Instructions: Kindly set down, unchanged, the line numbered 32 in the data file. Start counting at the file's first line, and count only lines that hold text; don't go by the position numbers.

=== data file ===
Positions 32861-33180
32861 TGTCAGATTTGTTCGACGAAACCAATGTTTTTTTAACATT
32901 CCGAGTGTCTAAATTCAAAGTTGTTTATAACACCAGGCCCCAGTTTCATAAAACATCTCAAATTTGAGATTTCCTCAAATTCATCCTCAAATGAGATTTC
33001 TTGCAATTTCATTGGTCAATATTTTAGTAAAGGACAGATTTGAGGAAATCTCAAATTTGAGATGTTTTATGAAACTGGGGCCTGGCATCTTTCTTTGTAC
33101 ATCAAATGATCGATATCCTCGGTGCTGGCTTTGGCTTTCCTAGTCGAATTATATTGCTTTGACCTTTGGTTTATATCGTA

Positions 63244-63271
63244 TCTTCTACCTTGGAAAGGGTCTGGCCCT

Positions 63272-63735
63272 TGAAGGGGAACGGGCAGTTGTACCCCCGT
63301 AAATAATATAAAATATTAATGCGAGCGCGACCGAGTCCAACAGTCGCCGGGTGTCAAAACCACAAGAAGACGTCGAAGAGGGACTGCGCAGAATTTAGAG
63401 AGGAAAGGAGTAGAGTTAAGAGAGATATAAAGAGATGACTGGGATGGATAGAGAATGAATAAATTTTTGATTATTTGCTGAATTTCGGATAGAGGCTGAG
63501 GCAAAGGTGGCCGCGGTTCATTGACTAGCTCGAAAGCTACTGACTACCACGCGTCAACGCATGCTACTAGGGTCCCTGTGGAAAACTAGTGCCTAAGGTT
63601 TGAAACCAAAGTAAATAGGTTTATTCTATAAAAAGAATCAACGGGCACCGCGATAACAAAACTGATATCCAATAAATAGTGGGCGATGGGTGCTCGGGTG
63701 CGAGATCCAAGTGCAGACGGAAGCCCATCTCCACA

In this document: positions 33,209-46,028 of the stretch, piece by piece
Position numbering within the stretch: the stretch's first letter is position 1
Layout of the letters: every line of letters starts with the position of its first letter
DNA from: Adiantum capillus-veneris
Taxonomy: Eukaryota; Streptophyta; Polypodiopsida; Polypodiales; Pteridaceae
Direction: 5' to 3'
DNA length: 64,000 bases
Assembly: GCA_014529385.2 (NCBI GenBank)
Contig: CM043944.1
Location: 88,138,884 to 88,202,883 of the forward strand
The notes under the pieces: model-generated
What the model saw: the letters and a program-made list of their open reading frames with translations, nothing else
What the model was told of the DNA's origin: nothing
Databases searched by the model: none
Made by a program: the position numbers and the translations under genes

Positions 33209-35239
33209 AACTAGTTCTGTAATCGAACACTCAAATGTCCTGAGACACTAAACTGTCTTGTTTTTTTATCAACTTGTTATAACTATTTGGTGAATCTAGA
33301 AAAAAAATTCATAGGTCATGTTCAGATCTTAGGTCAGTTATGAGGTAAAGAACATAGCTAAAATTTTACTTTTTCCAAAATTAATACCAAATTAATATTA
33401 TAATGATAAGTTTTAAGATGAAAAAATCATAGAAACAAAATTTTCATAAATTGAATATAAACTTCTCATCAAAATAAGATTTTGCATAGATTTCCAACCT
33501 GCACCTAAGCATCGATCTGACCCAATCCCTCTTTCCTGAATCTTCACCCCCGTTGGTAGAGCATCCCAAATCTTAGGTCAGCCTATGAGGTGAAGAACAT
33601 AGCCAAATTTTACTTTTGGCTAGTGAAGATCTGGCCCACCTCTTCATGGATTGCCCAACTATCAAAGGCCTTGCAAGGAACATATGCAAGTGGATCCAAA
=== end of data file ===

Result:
33301 AAAAAAATTCATAGGTCATGTTCAGATCTTAGGTCAGTTATGAGGTAAAGAACATAGCTAAAATTTTACTTTTTCCAAAATTAATACCAAATTAATATTA